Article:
The 2015 movie Concussion spotlighted chronic traumatic encephalopathy (CTE), a rare disease found in people who suffer multiple blows to the head. As in the movie, CTE is most popularly discussed in the context of football players and soldiers who have had many—even thousands—of blows to the skull, either through aggressive tackles or combat. But it’s also seen occasionally in survivors of domestic violence whose partners have been physically abusive.
“Folks who experience domestic violence have a high risk of traumatic brain injury,” says David Cifu, MD, chair of the department of physical medicine and rehabilitation at the Virginia Commonwealth University School of Medicine. He’s also the principal investigator on a $62.2 million federally funded study aiming to better understand how to prevent, diagnose and treat brain injuries.
There are various types of traumatic brain injury, including bruising of the brain from a direct or indirect force, or brain cell damage from repetitive movements like shaking, or as a result of one’s head coming to a severe and sudden stop when in motion, such as one might experience in a car accident. Both can cause a concussion and related symptoms, though some may leave no obvious symptoms.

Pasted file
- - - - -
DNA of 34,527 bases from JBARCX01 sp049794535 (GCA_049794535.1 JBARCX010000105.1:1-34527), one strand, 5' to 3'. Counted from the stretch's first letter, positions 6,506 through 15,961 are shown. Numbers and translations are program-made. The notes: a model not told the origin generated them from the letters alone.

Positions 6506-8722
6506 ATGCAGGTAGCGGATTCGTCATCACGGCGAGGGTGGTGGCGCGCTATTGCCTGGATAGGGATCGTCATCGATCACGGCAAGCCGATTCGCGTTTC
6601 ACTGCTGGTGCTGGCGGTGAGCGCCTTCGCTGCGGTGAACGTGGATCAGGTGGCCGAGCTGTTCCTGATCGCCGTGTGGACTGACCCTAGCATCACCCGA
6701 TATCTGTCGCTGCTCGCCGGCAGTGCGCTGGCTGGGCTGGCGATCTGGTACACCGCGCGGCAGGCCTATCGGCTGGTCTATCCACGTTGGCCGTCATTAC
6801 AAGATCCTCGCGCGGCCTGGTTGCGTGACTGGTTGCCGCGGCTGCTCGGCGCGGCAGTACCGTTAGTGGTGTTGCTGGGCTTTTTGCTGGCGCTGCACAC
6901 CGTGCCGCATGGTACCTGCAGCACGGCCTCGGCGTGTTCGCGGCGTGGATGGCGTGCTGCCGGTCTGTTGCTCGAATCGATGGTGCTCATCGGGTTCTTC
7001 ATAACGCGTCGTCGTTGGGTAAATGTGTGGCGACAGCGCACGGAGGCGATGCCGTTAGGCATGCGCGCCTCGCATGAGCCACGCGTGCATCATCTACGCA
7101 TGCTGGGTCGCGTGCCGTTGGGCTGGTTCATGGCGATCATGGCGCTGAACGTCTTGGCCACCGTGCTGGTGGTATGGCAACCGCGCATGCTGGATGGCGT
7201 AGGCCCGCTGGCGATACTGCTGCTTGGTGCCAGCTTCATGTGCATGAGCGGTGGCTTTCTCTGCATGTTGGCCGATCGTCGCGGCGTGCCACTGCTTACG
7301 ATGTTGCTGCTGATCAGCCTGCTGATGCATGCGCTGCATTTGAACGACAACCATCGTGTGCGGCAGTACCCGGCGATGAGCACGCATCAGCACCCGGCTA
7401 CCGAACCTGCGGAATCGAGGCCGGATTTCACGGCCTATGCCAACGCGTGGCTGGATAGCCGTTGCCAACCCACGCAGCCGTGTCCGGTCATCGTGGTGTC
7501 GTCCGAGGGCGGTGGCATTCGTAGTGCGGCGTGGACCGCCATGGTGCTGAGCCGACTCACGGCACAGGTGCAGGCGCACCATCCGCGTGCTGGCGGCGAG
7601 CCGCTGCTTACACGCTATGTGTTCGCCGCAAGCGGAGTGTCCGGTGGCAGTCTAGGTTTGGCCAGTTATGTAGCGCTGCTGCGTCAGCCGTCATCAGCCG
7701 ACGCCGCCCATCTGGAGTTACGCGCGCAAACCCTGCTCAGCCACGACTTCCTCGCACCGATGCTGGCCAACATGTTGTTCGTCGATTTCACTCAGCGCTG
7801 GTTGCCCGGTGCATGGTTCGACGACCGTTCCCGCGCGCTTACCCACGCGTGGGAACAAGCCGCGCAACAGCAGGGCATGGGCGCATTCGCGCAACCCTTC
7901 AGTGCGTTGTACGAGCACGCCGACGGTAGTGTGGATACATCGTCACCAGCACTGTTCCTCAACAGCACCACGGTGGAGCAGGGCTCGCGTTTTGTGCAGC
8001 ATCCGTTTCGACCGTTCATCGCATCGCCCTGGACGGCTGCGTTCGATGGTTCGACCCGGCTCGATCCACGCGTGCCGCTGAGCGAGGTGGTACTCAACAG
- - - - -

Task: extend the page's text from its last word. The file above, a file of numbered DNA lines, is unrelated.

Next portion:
An individual would need to have thousands of these injuries before CTE developed, Dr. Cifu explains. That’s why it’s seen most often among football players, combat veterans and people with self-injurious head-banging behaviors. But other factors—including high stress levels, anxiety, depression, mental illness, PTSD and substance use—can increase the risk of CTE. All of these factors are experiences not uncommon among domestic violence survivors.
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Some Warning Signs of Concussions
Dr. Cifu says survivors are “probably at a high risk of concussion every time they are [physically] abused. Concussions don’t take a tremendous amount of force—they can happen if you’re hit in the head or knocked into a wall, especially if it’s by someone who’s not of equal size.”
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Concussions show symptoms such as headaches, dizziness, sleep issues and double vision, as well as irritability and low tolerance for frustration. For example, if three kids are asking questions at the same time, someone who has suffered a concussion might start screaming or crying. This is because the concussion has impeded their ability to alternate their attention.
People with concussion might also have trouble with memory or complex tasks. Driving and household tasks might be manageable, but budgeting might be challenging. Impulse control can also be a problem—they might be prone to taking excessive risks, gambling or binge eating.
Concussions are treatable with rest and professional help, and most of the damage to the brain can be reversed. But domestic violence survivors may face factors that make it harder for them to recover, such as a lack of access to good health care, continued exposure to stress, poor living conditions and further abuse. And other mental health conditions, such as anxiety, depression and substance use, can worsen the effects of concussion and make it harder to heal.